Microsoft has published a new support webpage where they provide an official method to bypass the TPM 2.0 check and have Windows 11 installed on unsupported systems.
This is somewhat surprising considering the unwavering stance the tech giant chose to maintain in relation to the minimum requirements for the new Windows version.
As it seems though, Microsoft couldn’t ignore the fact that bypassing TPM checks is fairly simple, so to avoid having people breaking their systems by using non-standardized third-party scripts, they decided to just give users an official way to do it.
To install Windows 11 on unsupported systems, users are instructed to do the following:
- Visit the Windows 11 software download page, select “Create tool now”, and follow the installation instructions.
- On Windows, click ‘Start’, type ‘Registry Editor’ and click on the icon to launch the tool
- Create a new registry entry on HKEY_LOCAL_MACHINESYSTEMSetupMoSetup Use the “REG_DWORD” type
- Name it “AllowUpgradesWithUnsupportedTPMOrCPU”
- Set value to “1”
- Reboot your system
Having done all that, you may then upgrade by launching Setup on the media while running Windows 10, or by simply booting from the media to launch Setup. Standard installation options such as ‘Full Upgrade’, ‘Keep Data Only’, and ‘Clean Install’, will all be available as normal.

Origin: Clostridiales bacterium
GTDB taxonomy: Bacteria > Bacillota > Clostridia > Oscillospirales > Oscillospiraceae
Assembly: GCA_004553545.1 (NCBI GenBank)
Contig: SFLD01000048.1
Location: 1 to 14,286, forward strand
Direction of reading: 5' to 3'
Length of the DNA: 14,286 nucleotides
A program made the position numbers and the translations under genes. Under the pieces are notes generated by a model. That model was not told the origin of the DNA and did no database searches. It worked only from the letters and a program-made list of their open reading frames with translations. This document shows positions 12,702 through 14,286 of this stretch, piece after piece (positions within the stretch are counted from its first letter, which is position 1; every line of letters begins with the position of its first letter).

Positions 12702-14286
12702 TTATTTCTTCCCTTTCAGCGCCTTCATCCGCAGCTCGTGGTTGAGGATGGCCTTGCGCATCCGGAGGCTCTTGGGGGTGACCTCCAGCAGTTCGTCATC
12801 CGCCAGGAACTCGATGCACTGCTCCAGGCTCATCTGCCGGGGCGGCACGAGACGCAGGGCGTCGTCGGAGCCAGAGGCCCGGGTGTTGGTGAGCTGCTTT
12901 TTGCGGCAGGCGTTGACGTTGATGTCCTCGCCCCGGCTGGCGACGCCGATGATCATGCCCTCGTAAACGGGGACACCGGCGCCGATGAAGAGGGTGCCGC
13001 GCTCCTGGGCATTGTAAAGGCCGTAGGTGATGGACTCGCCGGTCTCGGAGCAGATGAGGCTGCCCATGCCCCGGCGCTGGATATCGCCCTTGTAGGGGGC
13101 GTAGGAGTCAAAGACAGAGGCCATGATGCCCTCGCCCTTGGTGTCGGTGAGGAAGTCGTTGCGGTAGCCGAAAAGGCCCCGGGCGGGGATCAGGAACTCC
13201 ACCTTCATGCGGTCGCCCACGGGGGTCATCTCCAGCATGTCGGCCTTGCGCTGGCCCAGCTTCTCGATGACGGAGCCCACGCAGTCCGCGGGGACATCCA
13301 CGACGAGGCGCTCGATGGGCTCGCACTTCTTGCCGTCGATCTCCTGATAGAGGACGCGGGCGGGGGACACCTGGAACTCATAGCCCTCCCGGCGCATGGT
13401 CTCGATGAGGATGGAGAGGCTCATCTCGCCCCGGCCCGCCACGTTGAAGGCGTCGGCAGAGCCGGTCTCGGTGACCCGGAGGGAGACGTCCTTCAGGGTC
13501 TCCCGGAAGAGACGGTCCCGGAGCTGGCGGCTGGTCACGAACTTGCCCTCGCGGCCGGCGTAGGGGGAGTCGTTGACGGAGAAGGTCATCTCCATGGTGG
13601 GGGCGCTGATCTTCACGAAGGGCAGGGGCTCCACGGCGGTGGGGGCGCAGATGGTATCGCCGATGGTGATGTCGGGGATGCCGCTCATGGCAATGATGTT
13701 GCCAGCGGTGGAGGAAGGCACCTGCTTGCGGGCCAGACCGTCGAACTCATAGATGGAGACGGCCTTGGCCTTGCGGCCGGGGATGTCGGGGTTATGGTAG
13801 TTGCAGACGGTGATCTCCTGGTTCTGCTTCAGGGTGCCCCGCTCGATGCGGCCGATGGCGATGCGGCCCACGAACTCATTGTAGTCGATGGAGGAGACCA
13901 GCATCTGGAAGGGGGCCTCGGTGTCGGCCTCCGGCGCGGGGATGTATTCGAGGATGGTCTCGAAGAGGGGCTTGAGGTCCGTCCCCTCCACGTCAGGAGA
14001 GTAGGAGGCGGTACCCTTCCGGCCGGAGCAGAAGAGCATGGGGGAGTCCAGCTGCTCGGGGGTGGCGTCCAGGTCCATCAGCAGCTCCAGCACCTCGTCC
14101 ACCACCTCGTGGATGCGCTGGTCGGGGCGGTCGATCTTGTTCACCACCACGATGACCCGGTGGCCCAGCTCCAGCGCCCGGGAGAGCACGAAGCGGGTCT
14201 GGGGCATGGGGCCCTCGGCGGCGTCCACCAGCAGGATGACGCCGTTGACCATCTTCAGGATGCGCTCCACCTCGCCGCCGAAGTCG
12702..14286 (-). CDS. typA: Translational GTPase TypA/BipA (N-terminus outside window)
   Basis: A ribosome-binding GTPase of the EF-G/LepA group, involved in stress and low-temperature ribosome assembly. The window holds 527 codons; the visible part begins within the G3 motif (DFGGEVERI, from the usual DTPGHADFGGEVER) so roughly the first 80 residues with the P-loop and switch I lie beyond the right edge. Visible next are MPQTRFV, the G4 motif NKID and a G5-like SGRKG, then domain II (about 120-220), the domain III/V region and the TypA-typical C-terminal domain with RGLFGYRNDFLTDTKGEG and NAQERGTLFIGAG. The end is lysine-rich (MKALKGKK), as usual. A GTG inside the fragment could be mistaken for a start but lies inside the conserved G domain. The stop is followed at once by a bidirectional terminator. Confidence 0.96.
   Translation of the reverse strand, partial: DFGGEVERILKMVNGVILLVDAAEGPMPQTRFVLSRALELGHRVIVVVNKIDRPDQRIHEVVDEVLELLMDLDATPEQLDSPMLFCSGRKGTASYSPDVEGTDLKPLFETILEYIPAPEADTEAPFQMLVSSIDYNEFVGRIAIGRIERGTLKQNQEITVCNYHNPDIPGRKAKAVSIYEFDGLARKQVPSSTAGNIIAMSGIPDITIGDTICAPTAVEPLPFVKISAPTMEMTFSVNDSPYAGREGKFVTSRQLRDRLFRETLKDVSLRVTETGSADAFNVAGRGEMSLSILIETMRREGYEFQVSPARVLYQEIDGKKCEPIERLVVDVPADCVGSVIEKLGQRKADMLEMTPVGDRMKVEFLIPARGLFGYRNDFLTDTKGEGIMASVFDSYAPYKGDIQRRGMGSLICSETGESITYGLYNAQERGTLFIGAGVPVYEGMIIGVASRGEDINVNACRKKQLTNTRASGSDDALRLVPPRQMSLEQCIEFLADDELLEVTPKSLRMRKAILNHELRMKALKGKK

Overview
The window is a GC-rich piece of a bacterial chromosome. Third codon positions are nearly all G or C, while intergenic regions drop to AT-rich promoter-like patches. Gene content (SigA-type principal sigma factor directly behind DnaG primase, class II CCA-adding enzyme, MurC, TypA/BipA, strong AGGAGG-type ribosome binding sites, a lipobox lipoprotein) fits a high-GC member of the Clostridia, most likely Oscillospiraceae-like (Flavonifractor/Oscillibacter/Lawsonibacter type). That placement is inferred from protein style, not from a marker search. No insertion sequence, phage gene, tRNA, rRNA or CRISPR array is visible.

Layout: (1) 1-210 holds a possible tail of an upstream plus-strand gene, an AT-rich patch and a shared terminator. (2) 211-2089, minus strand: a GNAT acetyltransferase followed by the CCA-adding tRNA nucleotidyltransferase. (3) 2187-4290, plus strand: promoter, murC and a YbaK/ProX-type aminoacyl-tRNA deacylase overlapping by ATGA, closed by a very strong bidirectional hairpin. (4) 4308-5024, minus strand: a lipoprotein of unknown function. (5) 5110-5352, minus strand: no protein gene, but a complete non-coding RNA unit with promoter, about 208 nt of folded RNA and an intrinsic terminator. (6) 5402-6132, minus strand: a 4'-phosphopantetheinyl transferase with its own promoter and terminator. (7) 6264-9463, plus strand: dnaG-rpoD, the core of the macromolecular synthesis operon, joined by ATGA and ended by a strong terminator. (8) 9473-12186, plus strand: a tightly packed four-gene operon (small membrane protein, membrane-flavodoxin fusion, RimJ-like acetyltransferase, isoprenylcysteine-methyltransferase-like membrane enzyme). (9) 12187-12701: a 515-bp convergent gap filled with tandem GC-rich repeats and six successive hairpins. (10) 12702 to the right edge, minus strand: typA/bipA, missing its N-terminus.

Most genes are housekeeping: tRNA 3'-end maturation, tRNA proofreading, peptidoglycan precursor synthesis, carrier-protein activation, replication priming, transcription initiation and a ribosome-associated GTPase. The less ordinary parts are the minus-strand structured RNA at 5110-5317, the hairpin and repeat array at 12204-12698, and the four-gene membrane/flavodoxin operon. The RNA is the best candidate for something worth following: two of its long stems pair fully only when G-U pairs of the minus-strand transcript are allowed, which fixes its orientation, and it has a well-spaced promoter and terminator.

Not a dependable solution
At this point, we should warn you that even if the above appears to be fairly simple and straight forward, there are risks involved when adding registry keys or modifying existing entries.
Doing something wrong in the Registry Editor could result in a corrupted filesystem or unbootable OS, leaving you with the only option to reinstall it. As such, if you want to experiment with Microsoft’s guidelines, you are doing so at your own risk.
Also, TPM 2.0 remains an important security feature that is the source of a wide range of ‘peace of mind’ benefits, so if you’re installing Windows 11 on a non-TPM 2.0 chip, you will miss out on all of them.
Understanding and accepting these risks is important, as is the fact that Microsoft is not recommending to install Windows 11 on an unsupported system unless you are instructed otherwise by support.
Some of the underlying incompatibilities may introduce minor or major functional problems in the future, so we would recommend this path only to those who have a good reason to take it. Plain curiosity and fear of missing out aren’t.
For the rest, just wait until you can upgrade your hardware or buy a new and supported system. The Windows 10 EOL (end of life) date is in October 2025, so there’s plenty of time.